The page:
At age 12, I took a drawing class at the Decordova Museum. Our models were nude. My parents were shocked. I’ve been drawing ever since. While pursing my doctorate and then teaching, my pastels graced the walls of our city home. After Geoffrey and I moved to the country and founded Vital Arts, I drew and painted with my three, four, then five children.
In January 2016 my art practice exploded. I couldn’t stop admiring some roses — given to Geoffrey after his December 15 concert at Carnegie Hall — that were drying into magnificent, crinkly shapes. They called to me. I describe these beginnings in a blog I wrote called Obey the Flower: Lessons Learned from Drawing a Rose.
For my first two series of roses, I used 18” by 24” sheets taken from Jordan’s drawing pad. Then the flowers took over, and they wanted to be big. And bigger. And in color. I bought a roll of paper, taped huge pieces to our family room wall, and followed their call.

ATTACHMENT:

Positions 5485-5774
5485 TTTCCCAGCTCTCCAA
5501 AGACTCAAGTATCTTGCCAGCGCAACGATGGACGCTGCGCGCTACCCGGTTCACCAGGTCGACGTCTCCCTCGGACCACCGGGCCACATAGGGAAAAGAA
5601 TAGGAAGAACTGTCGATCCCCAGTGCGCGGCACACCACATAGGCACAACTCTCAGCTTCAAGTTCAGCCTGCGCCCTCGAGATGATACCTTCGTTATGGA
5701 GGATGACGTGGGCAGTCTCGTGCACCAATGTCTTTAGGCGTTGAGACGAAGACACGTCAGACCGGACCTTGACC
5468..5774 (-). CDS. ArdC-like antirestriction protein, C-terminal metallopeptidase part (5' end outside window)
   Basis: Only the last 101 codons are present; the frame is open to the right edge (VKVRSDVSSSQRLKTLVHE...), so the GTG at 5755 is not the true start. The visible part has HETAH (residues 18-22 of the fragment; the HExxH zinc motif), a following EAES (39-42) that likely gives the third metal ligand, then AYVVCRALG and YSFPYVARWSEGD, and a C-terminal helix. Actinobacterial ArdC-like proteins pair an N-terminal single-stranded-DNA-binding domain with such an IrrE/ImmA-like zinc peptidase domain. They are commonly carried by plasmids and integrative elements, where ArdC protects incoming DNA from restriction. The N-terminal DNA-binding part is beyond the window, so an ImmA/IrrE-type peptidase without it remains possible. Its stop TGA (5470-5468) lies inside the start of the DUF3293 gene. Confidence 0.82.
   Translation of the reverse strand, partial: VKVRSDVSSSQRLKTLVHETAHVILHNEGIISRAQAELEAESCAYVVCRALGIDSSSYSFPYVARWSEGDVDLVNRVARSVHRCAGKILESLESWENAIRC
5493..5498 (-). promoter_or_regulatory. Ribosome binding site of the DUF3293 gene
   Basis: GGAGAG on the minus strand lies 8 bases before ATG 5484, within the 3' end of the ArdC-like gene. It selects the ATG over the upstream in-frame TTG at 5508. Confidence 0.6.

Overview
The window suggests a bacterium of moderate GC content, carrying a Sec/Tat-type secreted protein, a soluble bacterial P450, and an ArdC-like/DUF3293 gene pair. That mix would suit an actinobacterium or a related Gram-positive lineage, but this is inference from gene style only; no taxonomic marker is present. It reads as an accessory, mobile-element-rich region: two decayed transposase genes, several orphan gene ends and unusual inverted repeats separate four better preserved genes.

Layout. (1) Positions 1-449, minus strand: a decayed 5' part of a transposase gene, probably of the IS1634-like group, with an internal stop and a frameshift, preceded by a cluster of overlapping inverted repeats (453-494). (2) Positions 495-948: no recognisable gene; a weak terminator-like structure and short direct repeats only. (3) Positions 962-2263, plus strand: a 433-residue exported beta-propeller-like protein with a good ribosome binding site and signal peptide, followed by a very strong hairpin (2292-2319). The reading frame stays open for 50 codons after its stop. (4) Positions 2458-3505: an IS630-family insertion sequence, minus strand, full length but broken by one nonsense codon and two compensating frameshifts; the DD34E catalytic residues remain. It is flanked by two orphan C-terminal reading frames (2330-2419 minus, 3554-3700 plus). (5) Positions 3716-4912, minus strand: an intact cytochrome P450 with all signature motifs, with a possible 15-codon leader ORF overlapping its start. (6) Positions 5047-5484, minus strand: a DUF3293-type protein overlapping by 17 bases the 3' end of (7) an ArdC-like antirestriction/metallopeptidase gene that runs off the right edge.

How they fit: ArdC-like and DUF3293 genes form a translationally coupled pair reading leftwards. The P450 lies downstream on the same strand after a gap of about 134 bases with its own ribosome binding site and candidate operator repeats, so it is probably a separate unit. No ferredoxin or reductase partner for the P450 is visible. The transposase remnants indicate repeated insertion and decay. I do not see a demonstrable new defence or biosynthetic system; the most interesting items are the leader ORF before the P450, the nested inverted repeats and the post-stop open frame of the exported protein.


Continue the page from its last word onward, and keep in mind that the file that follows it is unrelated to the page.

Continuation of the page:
These flowers above huge — four feet tall and four to six feet wide. They inhabit the wall as beings of their own, beaming their beauty into the room. The moth was a commission for a friend and colleague.
After I had papered the walls of our house once and then twice with charcoal and pastel flowers, it was time to experiment with a medium that was smaller, more portable, and more permanent. In the past few months, I’ve been painting with acrylic on 12″ by 12″ squares of wood. I was afraid of going small – afraid of losing the relationship of my moving body to the flower that I find so inspiring.
However, new delights beckon – the smooth flow of paint on wood; the arc of a brush stroke, the colors vibrating against one another. In making these smaller pieces I aim to evoke the same sense of dynamic movement – the never-ending becoming – that I see in these compact blasts of life.
I draw and paint at night, right in the middle of the family room, while the kids do homework or relax, often for no more than 20 minutes or so. By that time in the day, I’m tired of words and screens and big bodily movements, and just plain tired. I find that moving my hand across a surface and seeing new shapes come to life makes me happy. The stakes are low. I can simply follow my own impulses to move, and so I do. The kids watch and sometimes comment. For a while Leif would arrange himself on the couch so he could watch me work, and drift off to sleep. He said watching made him feel peaceful. Just like it makes me.